Religious conservatives in government are at it again, trying to use taxpayer money to inject religious teachings into public school science classrooms.
Mississippi State Rep. Mark Formby recently introduced HB 50, a bill that would allow public school science educators to “teach the controversy” surrounding topics like evolution and global warming. The bill has already been cosponsored by conservative state representatives Lester Carpenter, Becky Currie, and John Moore. Rep. Moore’s support is especially concerning, as he heads the Mississippi House Education Committee, which is tasked with reviewing the bill and potentially passing it on to the full House for a final vote.
The bill itself is cleverly worded so as to hide its true intent. Provisions like the requirement that “teachers shall be permitted to help students understand, analyze, critique, and review in an objective manner the scientific strengths and scientific weaknesses of existing scientific theories covered in the course being taught” are seemingly reasonable.
But what this bill really intends to do is allow teachers to promote creationism or intelligent design as alternatives to evolution free from consequences imposed by school administrators or state education officials who are typically required to ensure that religious instruction doesn’t occur in public school classes.
When it comes to evolution and global warming, there’s no controversy to teach. Ninety-eight percent of scientists connected to the American Association for the Advancement of Science say they believe in gradual human evolution, while 97 percent of actively publishing climate scientists agree that climate-warming trends over the past century are the result of human activities.
Religious conservatives know these statistics but are disingenuously trying to start a “debate” on these topics so as to allow teachers to promote creationism or intelligent design as alternatives to “controversial” theories like evolution.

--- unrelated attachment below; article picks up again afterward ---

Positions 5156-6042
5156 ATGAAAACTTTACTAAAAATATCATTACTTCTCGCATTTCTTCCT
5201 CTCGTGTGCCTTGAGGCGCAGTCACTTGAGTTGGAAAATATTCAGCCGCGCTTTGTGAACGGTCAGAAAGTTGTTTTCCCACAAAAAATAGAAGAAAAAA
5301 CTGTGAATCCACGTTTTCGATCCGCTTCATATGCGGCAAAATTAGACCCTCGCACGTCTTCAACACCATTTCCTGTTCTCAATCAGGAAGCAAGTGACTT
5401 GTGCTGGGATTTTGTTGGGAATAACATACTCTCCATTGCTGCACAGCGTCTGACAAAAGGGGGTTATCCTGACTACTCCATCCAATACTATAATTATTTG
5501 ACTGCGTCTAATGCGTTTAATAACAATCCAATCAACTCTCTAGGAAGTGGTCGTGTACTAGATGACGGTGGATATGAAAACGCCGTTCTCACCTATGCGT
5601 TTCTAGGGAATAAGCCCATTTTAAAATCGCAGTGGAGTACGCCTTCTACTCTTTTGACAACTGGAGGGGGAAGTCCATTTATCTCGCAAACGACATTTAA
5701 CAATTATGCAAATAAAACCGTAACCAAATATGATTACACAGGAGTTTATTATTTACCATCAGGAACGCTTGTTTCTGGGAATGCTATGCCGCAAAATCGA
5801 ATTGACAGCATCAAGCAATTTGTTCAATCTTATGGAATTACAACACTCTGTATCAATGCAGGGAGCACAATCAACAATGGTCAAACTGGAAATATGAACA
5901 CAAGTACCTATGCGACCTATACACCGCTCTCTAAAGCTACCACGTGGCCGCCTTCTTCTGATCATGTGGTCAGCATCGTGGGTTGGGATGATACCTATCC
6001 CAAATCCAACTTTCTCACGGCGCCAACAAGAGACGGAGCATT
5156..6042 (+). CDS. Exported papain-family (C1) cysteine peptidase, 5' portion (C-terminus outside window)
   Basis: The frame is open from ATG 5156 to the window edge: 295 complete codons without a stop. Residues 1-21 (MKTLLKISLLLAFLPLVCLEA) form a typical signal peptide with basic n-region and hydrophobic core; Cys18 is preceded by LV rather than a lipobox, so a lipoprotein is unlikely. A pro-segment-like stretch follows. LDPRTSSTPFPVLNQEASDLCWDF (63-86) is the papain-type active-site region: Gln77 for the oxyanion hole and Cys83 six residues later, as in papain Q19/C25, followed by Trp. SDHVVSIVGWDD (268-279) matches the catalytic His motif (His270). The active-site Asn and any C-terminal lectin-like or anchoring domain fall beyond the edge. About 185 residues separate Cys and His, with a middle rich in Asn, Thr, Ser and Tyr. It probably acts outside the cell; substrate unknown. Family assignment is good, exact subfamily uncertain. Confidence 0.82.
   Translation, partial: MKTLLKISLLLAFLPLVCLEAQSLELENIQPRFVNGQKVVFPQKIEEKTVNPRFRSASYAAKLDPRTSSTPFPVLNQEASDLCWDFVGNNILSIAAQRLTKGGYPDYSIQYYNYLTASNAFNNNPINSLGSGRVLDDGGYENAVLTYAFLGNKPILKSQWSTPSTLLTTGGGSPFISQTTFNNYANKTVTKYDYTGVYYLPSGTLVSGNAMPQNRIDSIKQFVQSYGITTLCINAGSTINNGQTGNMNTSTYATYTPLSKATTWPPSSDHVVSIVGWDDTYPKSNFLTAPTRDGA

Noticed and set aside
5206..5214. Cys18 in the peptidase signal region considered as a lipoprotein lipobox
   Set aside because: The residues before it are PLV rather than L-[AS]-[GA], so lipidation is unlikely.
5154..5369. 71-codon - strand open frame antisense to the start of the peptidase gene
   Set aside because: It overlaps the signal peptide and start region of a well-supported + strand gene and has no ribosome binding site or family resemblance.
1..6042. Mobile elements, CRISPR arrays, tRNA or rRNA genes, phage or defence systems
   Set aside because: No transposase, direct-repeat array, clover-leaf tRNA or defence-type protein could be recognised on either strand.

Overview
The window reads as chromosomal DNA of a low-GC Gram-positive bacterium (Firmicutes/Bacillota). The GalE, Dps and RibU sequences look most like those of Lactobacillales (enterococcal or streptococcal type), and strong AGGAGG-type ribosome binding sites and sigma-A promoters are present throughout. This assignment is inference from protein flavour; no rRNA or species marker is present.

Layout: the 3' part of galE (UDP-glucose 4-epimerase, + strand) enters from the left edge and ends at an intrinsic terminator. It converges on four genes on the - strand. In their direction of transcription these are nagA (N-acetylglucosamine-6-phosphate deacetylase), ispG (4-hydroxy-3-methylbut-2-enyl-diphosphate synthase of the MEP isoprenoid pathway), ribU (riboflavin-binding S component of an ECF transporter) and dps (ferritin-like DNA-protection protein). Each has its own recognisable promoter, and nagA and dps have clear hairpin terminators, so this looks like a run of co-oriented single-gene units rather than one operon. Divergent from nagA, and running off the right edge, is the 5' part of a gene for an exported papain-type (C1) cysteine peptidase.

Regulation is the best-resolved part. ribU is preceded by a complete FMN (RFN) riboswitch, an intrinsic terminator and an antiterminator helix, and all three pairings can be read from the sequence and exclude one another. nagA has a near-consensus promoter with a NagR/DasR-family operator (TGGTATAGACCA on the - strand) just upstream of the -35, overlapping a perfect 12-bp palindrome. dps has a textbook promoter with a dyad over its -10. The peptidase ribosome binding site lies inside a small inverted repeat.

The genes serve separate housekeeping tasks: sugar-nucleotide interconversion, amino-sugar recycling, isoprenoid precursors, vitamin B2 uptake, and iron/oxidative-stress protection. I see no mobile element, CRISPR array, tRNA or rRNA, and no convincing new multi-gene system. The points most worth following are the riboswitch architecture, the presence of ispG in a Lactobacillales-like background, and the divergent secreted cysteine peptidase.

It’s important to restate that there is near unanimous agreement in both the evolutionary and climate change scientific communities about the validity of the theory of evolution and the existence of climate change. The sponsors of HB 50 are deliberately ignoring the scientific community in promotion of their own religious agenda, to the detriment of Mississippi’s schoolchildren.
This bill isn’t just concerning because of its potential church-state separation implications, but also because of its impact on the quality of science education for Mississippi students. According to a recent study by the Program for International Student Assessment, American schoolchildren ranked twenty-seventh globally in scientific literacy. This bill, and others like it across the country, could further weaken American schoolchildren’s understanding of the sciences, undermining both their ability to understand the world they live in and their ability to start careers in scientific fields.
Children and adults who are interested in learning about intelligent design or creationism should go to the appropriate venues, such as the numerous churches or religious private schools that exist across the United States. But public school science classes should focus on factual scientific knowledge—not on teaching religious ideology.